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UlizaLlama: Soon AI will converse with you in Kiswahili


When the Nigerian government announced plans in April to develop a multilingual AI tool to boost digital inclusion across the West African nation, 28-year-old computer science student Lwasinam Lenham Dilli was thrilled.

Dilli had struggled to scrape datasets from the internet to build a large language model (LLM), used to power AI chatbots, in his native Hausa language as part of his final-year project at university. “(Creating local language LLMs) is a way to ensure that our local dialects and languages will not be forgotten or left out of the AI ecosystem,” Dilli told the Thomson Reuters Foundation.

The world has been swept up in a whirlwind of AI mania, with tools such as OpenAI’s ChatGPT, Meta’s Llama 2, and Mistral AI captivating millions globally with their ability to generate human-like text.

But for many tech-savvy Africans, the excitement has been tempered by a frustrating reality: when languages like Hausa, Amharic, or Kinyarwanda are entered into the chat, many of these advanced systems falter, often producing nonsensical responses. Technology experts warn the lack of LLMs in African languages will lead to the exclusion of millions of people on the continent, increasing both the digital and economic divide.

The Nigerian government-led initiative to develop a multilingual LLM aims to level the playing field. “The LLM will be trained on five low-resource languages and accented English to ensure stronger language representation … for development of artificial intelligence solutions,” said Nigeria’s Digital Economy Minister Bosun Tijani in April.

The government will partner with Nigerian AI startups, and local data will be collected by volunteers who are fluent in any of five Nigerian languages: Yoruba, Hausa, Igbo, Ibibio, and West African lingua franca—Pidgin. To build the model, the project will also draw on the expertise of more than 7,000 fellows from Nigeria’s tech talent programme.

Africa is home to more than 2,000 languages spoken across 54 countries, according to the United Nations Educational, Scientific and Cultural Organisation. However, the majority of African languages remain underrepresented on the internet.

English dominates the digital space, accounting for around 50 percent of all websites, followed by Spanish, German, Japanese, and French. Along with the Nigerian government initiative, there are also a small but growing number of African startups rising to the challenge of developing AI tools in languages like Kiswahili, Amharic, Zulu and Sesotho. In Kenya, for instance, health tech firm Jacaranda Health has pioneered the first LLM operating in Kiswahili to improve maternal healthcare in East Africa.

Built on Meta’s Llama 3 system, UlizaLlama (AskLlama) aims to refine Jacaranda Health’s SMS service for low-income Kiswahili-speaking expectant mothers who have queries ranging from dietary concerns and foetal movement to exercise during pregnancy.

The platform currently provides pre-written automated responses, but once UlizaLlama is integrated by the end of June, it will tailor responses to individual needs, offering more detailed pregnancy guidance and emergency support. “A lot of these expectant moms can’t do a Google search. UlizaLlama’s goal is to make sure that we get them the accurate answers in the fastest possible time,” Jay Patel, Jacaranda Health’s director of technology, told the Thomson Reuters Foundation.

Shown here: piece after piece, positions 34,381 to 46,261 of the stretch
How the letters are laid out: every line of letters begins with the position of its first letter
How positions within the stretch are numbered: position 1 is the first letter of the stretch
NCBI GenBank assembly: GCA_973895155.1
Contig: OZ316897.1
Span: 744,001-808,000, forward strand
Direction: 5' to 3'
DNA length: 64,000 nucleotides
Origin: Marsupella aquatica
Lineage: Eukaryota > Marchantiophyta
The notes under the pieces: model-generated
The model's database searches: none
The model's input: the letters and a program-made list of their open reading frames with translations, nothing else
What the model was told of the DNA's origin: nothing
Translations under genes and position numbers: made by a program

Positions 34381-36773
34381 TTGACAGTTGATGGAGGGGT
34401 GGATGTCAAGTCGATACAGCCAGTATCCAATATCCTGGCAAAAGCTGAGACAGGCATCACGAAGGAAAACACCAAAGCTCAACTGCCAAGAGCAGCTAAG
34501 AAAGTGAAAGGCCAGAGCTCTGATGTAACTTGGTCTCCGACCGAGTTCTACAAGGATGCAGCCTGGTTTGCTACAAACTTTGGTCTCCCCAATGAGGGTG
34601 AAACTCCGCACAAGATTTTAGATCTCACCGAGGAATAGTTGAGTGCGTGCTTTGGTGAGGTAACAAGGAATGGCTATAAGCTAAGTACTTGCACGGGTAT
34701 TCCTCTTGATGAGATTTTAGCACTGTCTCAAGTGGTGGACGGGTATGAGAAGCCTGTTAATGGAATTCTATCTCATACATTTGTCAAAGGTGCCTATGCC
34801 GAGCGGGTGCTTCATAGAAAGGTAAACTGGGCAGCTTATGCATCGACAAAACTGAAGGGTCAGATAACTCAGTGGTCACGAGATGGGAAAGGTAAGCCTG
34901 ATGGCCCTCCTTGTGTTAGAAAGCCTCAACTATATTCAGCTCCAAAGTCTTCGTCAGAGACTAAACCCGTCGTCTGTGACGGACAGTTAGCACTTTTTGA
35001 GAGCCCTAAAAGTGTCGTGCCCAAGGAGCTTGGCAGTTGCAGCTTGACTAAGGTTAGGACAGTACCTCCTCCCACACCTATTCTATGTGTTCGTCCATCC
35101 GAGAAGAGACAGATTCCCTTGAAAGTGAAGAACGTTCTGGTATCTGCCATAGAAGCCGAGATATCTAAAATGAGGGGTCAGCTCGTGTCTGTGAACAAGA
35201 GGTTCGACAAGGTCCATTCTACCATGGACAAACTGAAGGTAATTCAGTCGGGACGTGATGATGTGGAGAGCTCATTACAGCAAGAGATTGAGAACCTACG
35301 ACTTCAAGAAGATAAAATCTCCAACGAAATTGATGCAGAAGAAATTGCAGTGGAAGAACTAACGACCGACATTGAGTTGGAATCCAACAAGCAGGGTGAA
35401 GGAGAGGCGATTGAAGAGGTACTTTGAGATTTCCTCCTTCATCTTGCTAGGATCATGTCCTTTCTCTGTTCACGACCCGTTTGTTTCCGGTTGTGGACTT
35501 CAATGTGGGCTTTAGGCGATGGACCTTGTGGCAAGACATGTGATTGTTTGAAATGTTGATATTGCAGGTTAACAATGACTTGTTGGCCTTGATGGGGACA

In South Africa, the Masakhane initiative is using open-source machine learning to translate African languages. Lelapa AI, a South African AI research lab, has pioneered VulaVula — a for-profit language processing tool that translates, transcribes and analyses languages in English, Afrikaans, Zulu and Sesotho.

But AI experts say building LLMs in African languages poses significant challenges, ranging from availability of data to ethical concerns over consent, compensation and copyright. Many African languages are low-resource languages, meaning there is a scarcity of data to train these models effectively — unlike high-resource languages such as English or French.

Michael Michie, co-founder of Everse Technology Africa, an AI startup building intelligence into data protection and privacy, said collecting the data needed to train LLMs also raised ethical questions.

In many African communities, oral tradition predominates, and certain communities may not be interested in sharing their language to train LLMs and this should be respected. Open-source initiatives like Creative Commons, which allow creators to legally share their work with specified conditions like ensuring attribution and non-commercial use, are also not a perfect solution, said some AI experts.

“There’s this push of saying everything should just be under Creative Commons,” said Vukosi Marivate, associate professor of computer science at the University of Pretoria and co-founder of Lelapa AI. But if everything is open source, it may be harder to properly reimburse and acknowledge the original contributors to these language models, he said. “A lot of people are working on LLMs now because of the prestige, that’s where the money is, but we need to make sure that our languages are actually being taken care of.”

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